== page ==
The following is sure to be a shared experience among surfers: you are all ready to surf, you finally got off work, the waves are firing, wind conditions are perfectly off-shore, you drive to your destination, paddle out and see you are in the worst crowd imaginable.
Perhaps it is the popularity of the spot, perhaps it is that everyone (like you) just got off work; whatever the case may be, crowded surf spots are no fun, especially if the crowd is aggressive and unfriendly.
You may already be at the point in your surfing journey and have had to face some gnarly conditions. This includes us humans!
Depending on the time (season, day, even hour) certain spots can get packed, and navigating the crowd is a skill and art form in and of itself. The main takeaways are to be patient, calm, respectful, and friendly, while maintaining best surf etiquette. This will ensure that you stay safe, others stay safe, and everyone has fun!
In the case of beginners, this can be a big fear factor in why many people are deterred from surfing. This is one of the biggest advantages for a beginner to book a surf lesson:
You are out with a professional coach who is guiding you and showing you the ropes, and many times surf lessons take place on the inside, away from the peak, where there are many waves to practice on without having to navigate an insane crowd. Thus, this is the best piece of advice for beginners: take a lesson!
The second best thing to do for beginner surfers, is to avoid packed lineups especially crowded with many high-level or experienced locals.
There are definitely more beginner friendly spots versus more territorial ones in existence, and being yelled at or called off a wave can be an unpleasant experience for any newbie. That being said, once you are on your own you may have to start braving the crowds.
Believe it or not, surfing crowded spots can be a great way to improve your surfing ability and progress!
The following article will provide some useful tips for engaging with lots of people in the lineup and keeping yourself safe while having fun, which is the most important thing!
First off, avoid paddling for every wave you see.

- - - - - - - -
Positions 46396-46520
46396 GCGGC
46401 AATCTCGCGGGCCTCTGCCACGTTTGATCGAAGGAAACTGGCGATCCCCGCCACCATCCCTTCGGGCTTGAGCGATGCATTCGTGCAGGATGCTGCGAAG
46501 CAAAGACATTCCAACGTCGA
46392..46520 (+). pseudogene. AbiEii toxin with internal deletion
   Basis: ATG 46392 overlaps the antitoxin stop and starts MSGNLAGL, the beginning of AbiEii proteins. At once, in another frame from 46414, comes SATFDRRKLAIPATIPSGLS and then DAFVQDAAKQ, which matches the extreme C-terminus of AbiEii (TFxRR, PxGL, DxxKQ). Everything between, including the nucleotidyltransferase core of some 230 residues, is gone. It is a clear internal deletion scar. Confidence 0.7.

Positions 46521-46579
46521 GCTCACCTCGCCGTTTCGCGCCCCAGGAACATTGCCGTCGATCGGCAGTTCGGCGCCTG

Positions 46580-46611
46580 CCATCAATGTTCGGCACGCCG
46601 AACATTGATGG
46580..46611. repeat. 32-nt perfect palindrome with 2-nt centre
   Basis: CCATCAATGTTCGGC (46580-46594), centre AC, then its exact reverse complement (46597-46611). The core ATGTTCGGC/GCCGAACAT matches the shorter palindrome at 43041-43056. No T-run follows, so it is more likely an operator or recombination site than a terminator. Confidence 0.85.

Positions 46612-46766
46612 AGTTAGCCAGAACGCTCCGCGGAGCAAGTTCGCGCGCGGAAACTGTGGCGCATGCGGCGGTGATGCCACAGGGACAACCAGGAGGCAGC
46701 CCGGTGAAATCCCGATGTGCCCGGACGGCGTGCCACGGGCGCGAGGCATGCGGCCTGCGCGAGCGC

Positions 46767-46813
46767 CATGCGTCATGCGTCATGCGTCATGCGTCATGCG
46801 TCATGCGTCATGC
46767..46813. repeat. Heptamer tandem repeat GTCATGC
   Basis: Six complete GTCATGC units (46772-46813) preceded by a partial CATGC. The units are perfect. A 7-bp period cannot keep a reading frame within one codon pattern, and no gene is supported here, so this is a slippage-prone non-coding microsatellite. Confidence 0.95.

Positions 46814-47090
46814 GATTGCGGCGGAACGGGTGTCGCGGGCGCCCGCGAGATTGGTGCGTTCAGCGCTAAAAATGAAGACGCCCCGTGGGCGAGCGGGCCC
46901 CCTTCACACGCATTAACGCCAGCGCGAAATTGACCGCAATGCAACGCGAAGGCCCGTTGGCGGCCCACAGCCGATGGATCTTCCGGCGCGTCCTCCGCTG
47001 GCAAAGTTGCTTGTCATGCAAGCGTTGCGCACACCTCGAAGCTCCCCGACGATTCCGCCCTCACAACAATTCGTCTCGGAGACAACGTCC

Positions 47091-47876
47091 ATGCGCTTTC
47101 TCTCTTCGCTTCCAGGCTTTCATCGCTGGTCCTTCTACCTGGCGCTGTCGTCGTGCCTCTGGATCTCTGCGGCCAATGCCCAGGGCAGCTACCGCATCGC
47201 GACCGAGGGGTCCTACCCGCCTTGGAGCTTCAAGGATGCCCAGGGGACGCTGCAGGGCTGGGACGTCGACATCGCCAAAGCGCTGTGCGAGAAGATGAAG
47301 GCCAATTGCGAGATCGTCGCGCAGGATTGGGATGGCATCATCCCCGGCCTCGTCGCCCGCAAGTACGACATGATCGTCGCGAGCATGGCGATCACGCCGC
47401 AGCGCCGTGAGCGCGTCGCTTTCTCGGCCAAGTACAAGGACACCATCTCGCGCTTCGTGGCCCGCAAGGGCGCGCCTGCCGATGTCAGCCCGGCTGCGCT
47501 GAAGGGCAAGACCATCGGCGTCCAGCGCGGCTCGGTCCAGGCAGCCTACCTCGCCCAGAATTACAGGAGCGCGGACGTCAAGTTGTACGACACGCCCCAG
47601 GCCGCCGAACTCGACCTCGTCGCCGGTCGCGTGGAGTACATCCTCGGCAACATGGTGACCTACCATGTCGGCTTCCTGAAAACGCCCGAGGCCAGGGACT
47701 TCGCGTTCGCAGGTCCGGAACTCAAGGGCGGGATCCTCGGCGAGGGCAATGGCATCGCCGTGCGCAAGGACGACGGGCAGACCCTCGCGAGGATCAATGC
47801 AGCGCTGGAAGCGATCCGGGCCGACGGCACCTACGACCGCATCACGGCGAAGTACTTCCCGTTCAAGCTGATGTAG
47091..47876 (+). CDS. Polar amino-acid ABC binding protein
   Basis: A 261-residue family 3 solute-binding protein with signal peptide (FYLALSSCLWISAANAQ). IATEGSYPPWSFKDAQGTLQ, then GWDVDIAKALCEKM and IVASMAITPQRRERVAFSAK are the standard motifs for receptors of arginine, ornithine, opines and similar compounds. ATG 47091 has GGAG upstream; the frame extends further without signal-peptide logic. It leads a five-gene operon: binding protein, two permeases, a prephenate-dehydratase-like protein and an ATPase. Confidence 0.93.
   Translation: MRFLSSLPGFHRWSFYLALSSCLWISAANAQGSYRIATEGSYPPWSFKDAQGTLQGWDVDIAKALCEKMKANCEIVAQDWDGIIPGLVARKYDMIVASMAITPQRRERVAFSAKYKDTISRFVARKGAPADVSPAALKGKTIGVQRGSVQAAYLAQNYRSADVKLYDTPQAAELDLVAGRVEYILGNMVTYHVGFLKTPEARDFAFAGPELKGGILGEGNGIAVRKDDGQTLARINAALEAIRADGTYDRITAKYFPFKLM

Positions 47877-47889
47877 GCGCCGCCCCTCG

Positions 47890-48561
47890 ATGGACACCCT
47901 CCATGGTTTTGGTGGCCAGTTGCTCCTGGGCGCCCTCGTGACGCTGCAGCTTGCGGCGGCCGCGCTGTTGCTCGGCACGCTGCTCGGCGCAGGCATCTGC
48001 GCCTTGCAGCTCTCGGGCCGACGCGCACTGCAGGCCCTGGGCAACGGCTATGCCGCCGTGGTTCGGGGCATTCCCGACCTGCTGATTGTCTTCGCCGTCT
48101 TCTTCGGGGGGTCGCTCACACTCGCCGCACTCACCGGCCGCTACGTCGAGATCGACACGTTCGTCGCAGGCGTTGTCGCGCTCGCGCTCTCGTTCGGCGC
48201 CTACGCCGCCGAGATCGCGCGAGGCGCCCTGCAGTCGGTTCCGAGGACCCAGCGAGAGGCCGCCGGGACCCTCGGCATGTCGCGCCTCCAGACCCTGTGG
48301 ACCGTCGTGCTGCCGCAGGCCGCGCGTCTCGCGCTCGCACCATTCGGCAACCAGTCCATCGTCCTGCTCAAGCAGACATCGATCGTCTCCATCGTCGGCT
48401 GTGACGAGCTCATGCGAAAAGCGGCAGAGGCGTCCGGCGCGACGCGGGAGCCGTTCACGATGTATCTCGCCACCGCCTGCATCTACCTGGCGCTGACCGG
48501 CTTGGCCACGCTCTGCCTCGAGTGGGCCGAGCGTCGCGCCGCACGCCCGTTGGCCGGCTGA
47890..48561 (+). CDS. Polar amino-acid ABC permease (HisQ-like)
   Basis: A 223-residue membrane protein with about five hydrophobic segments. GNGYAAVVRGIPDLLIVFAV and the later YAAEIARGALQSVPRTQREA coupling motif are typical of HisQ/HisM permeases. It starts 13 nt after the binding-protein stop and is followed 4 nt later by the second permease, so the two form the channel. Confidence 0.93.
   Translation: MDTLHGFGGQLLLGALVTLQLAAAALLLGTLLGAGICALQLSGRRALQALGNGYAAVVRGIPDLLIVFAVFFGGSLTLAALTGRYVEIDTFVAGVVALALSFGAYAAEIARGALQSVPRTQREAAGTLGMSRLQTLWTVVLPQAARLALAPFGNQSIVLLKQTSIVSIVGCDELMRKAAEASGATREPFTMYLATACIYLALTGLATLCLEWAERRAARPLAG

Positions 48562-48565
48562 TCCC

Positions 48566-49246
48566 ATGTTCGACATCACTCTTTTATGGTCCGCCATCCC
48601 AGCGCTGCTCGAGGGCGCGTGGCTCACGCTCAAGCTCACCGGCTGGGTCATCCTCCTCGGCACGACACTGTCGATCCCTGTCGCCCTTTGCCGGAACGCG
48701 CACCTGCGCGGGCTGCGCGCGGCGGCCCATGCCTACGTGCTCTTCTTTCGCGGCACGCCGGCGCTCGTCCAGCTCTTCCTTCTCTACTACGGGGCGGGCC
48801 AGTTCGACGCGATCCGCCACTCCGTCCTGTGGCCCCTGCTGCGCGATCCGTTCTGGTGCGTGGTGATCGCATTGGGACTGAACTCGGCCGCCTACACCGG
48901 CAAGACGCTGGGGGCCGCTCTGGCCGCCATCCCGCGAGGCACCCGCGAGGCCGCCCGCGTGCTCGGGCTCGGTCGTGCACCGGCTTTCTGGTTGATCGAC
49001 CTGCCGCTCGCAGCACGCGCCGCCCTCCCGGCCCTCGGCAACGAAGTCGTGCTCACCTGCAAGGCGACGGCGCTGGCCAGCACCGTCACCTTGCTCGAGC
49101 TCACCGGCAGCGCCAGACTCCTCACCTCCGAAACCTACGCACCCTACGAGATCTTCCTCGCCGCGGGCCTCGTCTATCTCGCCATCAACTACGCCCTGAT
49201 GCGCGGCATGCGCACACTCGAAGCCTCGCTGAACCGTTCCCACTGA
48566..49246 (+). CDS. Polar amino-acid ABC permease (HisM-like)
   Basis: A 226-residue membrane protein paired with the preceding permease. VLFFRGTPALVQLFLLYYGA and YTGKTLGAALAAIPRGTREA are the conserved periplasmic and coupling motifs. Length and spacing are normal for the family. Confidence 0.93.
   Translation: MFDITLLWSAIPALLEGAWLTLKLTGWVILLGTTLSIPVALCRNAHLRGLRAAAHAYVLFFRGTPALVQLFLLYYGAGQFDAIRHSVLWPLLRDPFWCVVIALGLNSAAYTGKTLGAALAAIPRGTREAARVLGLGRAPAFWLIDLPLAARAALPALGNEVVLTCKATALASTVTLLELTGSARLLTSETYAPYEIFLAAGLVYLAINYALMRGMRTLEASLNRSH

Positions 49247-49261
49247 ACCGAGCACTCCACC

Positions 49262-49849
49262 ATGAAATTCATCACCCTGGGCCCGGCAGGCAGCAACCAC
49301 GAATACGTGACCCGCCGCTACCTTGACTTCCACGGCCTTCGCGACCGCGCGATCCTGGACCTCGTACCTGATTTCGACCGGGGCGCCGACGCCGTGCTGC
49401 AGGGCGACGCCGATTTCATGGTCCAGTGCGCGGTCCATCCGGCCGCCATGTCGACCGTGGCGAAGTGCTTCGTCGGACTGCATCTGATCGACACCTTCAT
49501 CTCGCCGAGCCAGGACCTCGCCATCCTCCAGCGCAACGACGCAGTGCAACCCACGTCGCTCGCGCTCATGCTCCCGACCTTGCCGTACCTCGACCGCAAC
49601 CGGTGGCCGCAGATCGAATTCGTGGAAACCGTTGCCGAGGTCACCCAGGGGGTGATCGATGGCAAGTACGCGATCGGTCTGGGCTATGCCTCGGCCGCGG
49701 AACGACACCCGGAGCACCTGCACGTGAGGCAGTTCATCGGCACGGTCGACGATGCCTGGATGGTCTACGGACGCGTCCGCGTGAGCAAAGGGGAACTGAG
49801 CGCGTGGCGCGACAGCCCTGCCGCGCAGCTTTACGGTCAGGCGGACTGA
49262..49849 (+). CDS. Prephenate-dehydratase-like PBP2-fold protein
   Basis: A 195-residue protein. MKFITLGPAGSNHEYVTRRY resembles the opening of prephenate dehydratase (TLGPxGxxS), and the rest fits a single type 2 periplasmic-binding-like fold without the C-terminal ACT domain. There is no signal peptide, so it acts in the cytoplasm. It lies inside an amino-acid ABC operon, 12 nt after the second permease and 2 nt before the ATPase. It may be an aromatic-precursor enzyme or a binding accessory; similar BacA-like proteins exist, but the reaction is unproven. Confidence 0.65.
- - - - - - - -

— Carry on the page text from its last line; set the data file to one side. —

This is a sure way to a.) tire yourself out before an actual good wave comes to you, and b.) annoy fellow surfers.
Do not expect to catch as many waves during a crowded session as you would when it’s just you and a few other people. This is just the way it is and the more calm, collected, and unattached to the outcome you can remain, the better your overall experience will be.
Remember, sharing is caring! Chances are, dear readers, you are not paddling out there at the sound of the buzzer up against Kelly Slater as your competition, so you should definitely exercise patience and allow other people the opportunity to go on waves.
As much as surfing is a sport, it is a way of life, and you do not want to go through life being greedy or easily upset!
Second, after you catch a wave, or even after you wipe out, paddle left or right to the channel, before paddling back out to the lineup. Crowded surf means that many people may be potentially taking off on a wave, and with more people in the lineup, you are more prone to collisions in the water.
Wear a leash: if this even needs to be said, always always be prepared with a leash. It is very important you do not chance it, especially on a crowded day, because you can risk injuring others if you were to lose your board or wipe out.
Practice best etiquette: always yield right of way to the surfer who’s in the deeper part of the wave (meaning closer to the peak), and if you do drop in on someone, do not panic or flail, but make sure to kick out right away and get off the wave. Always apologize when you’re in the wrong – even if you’re not quite certain if you may have been in the way! Everyone makes mistakes or bad calls occasionally, and there is no shame in apologizing – in fact, it is absolutely necessary at times!
When you do wipe out, make sure you come up with your hands covering your head, and even elbows hiding your face – this will protect yourself if there are boards coming at you that you cannot see. Once you get your bearing, you can locate your board and start paddling again.
Worst case scenario, if you do find yourself in an argument or confrontation in the water, surrender your ego, be respectful, and if you need to, find a safer, more fun place to surf. As mentioned, this is a worst case scenario type of situation, and very uncommon for the most part.
Lastly, and most importantly:
Breathe, smile, enjoy this amazing thing that is surfing!
Whenever you are feeling frustrated, remember that it is an amazing blessing to be out on the water, reaping the gifts that mother nature provides!
You could be anywhere else in the world yet you are out at sea, which is a pretty amazing place to be if you ask me! Not every session can be your best, and not every wave can be yours, but in the grand scheme of things, any day on the water is a lucky one!
Remember to stop and smell the roses, so to speak, and appreciate the little things. It helps to admire the backdrop, take in the feel and smell of the ocean, and say a big thank you to mother nature! She does a lot for us!
Above all, surfing should be a fun activity that allows you to stay fit and stay connected with nature. Progress is very often made in those “bad” days, and will pay off in the long run. So what are you waiting for?! Let’s get out there!
Wanna know more about surfing? Check out this blog post!
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